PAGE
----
Patrick and Amelie Seaside

MUTTS Comic Strip Creator Patrick McDonnell: “I Try My Best to Give a Voice to Shelter Animals”

According to the ASPCA, each year approximately 7.6 companion animals enter shelters nationwide – approximately 3.9 million dogs and 3.4 million cats. Of those, approximately 1.2 million dogs and 1.4 million cats are euthanized. Patrick McDonnell, creator of the phenomenally successful, award-winning comic strip MUTTS (, is devoted to helping shelter animals avoid that fate.

Growing up in Edison, New Jersey in the 1960s, McDonnell longed for two things – to own a dog and create comics. Alas, he didn’t achieve the first goal until way into his thirties: “My family had cats. I used to buy books on how to raise and train a dog but Mom and Dad never took the hint. They thought my siblings and I wouldn’t be responsible.”

The second goal had a much shorter gestation period: “From the age of five, comic strips like Peanuts gave me such joy,” McDonell said. “Charles Schultz was my idol. I knew I wanted to tell stories with pictures and words.” The artist began his career as a magazine illustrator, from 1978 to 1993 drawing the Russell Baker Observer column for the New York Times Sunday Magazine. He also created a comic strip for Parents magazine called Bad Baby and contributed to Sports Illustrated, Reader’s Digest, Times and Forbes. Now 60, McDonnell laughs, remembering, “I used to add to illustrations what I thought was a generic white dog with a circle around his eye in the background.”

An art director told McDonnell the “generic” dog was a Jack Russell Terrier – in the pre-Frasier days, a fairly obscure breed. When the comic strip artist and his wife moved to the suburbs they got their white dog, Earl, with a circle around his eye from a breeder. “It was before I became educated about shelters,” McDonnell explains. Not-so-shockingly many of the real Earl’s traits inspired his fictional counterpart’s exploits in MUTTS – i.e.: “a lot of napping, displays of innocence and love of life.”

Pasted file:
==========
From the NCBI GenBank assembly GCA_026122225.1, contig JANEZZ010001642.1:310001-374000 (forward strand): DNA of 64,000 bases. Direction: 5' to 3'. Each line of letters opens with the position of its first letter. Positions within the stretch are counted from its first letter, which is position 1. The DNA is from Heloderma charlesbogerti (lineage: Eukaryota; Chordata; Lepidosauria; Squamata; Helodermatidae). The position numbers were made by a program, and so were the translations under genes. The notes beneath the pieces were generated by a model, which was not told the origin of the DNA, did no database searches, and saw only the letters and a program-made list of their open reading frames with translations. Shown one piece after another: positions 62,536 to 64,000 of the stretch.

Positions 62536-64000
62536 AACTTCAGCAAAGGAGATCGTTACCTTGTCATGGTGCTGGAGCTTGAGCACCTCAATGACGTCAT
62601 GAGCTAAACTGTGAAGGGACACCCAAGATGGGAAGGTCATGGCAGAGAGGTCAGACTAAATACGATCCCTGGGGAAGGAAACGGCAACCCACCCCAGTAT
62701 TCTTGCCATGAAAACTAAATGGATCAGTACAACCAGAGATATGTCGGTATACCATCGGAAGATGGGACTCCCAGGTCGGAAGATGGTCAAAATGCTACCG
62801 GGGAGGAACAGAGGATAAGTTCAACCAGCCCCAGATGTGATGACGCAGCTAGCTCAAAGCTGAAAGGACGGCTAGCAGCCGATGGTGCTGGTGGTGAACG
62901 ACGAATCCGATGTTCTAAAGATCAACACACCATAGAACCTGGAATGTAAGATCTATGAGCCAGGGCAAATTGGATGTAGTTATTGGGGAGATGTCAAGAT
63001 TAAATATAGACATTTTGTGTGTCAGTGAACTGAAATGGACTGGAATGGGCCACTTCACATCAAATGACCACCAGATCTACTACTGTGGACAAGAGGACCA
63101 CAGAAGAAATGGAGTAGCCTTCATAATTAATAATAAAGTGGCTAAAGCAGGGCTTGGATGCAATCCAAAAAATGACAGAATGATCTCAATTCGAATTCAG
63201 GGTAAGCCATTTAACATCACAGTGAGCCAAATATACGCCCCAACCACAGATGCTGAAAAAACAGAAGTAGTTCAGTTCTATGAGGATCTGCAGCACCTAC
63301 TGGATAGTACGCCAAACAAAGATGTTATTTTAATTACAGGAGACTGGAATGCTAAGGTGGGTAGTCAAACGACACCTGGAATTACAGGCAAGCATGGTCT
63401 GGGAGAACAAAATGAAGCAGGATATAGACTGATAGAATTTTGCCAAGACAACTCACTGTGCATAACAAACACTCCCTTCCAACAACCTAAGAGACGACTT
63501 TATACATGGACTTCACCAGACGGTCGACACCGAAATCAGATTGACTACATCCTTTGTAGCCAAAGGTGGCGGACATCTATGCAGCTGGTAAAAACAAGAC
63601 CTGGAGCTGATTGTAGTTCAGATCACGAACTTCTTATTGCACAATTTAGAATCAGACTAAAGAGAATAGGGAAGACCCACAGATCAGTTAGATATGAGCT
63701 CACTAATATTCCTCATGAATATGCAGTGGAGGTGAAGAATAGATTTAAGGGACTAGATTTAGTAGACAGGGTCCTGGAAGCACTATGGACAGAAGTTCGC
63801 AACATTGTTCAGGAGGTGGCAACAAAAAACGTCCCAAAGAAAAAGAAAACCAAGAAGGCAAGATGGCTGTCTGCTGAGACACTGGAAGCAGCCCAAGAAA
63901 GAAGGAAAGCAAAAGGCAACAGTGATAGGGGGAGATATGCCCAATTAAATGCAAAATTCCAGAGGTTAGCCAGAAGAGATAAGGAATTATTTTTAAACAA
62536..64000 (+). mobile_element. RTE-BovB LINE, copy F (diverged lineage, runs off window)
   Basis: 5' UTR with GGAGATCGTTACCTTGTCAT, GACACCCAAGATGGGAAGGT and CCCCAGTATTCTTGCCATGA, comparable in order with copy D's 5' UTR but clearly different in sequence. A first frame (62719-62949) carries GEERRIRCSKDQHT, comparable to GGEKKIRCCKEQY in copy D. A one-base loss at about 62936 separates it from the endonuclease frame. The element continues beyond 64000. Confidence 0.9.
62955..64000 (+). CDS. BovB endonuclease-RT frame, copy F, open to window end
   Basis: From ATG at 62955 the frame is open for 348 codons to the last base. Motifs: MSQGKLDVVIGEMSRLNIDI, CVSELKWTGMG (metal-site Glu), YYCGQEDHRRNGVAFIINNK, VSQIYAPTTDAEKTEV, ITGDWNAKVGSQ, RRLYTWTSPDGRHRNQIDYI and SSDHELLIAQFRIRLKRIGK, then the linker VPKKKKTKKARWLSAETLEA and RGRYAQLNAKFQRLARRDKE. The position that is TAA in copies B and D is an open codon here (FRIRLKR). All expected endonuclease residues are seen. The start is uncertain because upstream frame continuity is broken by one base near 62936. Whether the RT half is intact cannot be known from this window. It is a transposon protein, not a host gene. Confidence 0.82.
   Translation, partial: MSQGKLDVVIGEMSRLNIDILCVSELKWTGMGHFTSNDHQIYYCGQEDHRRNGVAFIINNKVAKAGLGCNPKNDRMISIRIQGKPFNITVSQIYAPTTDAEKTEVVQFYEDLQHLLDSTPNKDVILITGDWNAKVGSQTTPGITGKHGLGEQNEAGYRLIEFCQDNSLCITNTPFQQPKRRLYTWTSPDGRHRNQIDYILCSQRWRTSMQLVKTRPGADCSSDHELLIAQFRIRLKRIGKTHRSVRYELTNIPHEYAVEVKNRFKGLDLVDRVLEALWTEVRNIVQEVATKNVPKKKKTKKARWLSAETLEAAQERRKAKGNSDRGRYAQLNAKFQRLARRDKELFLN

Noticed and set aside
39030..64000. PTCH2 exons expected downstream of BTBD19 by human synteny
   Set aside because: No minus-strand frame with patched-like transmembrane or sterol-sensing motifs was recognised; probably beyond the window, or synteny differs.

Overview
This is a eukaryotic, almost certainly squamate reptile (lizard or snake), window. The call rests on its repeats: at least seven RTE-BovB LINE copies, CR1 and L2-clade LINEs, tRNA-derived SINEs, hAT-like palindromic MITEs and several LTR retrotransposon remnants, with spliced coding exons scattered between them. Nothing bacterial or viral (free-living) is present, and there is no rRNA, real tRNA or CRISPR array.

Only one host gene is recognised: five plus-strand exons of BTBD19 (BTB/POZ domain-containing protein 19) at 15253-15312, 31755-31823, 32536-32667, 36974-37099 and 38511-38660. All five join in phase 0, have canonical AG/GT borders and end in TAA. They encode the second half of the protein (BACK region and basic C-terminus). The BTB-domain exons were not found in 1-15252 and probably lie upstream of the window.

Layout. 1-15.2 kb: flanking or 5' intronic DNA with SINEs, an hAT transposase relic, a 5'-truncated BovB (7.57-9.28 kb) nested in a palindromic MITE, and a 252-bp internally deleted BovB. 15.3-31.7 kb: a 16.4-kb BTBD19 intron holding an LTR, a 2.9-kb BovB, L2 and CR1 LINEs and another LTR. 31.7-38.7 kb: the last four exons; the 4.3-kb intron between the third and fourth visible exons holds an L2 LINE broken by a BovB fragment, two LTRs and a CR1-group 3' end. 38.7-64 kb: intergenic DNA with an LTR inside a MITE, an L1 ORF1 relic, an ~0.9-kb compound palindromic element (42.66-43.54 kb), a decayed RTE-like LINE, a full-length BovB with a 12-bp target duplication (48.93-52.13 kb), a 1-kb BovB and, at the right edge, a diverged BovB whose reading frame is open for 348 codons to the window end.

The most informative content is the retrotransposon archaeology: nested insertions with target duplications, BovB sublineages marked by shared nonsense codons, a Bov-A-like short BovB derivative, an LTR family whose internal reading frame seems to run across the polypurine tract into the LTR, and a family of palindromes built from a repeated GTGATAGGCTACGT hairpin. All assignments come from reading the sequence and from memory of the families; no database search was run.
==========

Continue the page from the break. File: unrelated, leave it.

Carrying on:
Both Earls spurred in the artist much contemplation about life through an animal’s eyes. “There is some strange disconnection when people don’t realize animals have feelings. Children intuitively know animals are our friends. The main message of MUTTS is kindness and compassion and to make people have empathy that we’re all on this planet together.”

The more McDonnell’s eyes opened to what life is like when you’re less than one foot off the ground, the more he wanted to make that life better. “Two years into the strip I realized Earl and his cat buddy Mooch (inspired by a neighbor’s tabby) had loving homes and guardians. Not all animals are so lucky.”

Twenty years ago McDonnell began using his platform to help people see “how tough it is for animals on the planet. Imagine being in a shelter not knowing why you’re there – think of the trauma and the longing these animals have to be reunited with their owner or find a new owner.”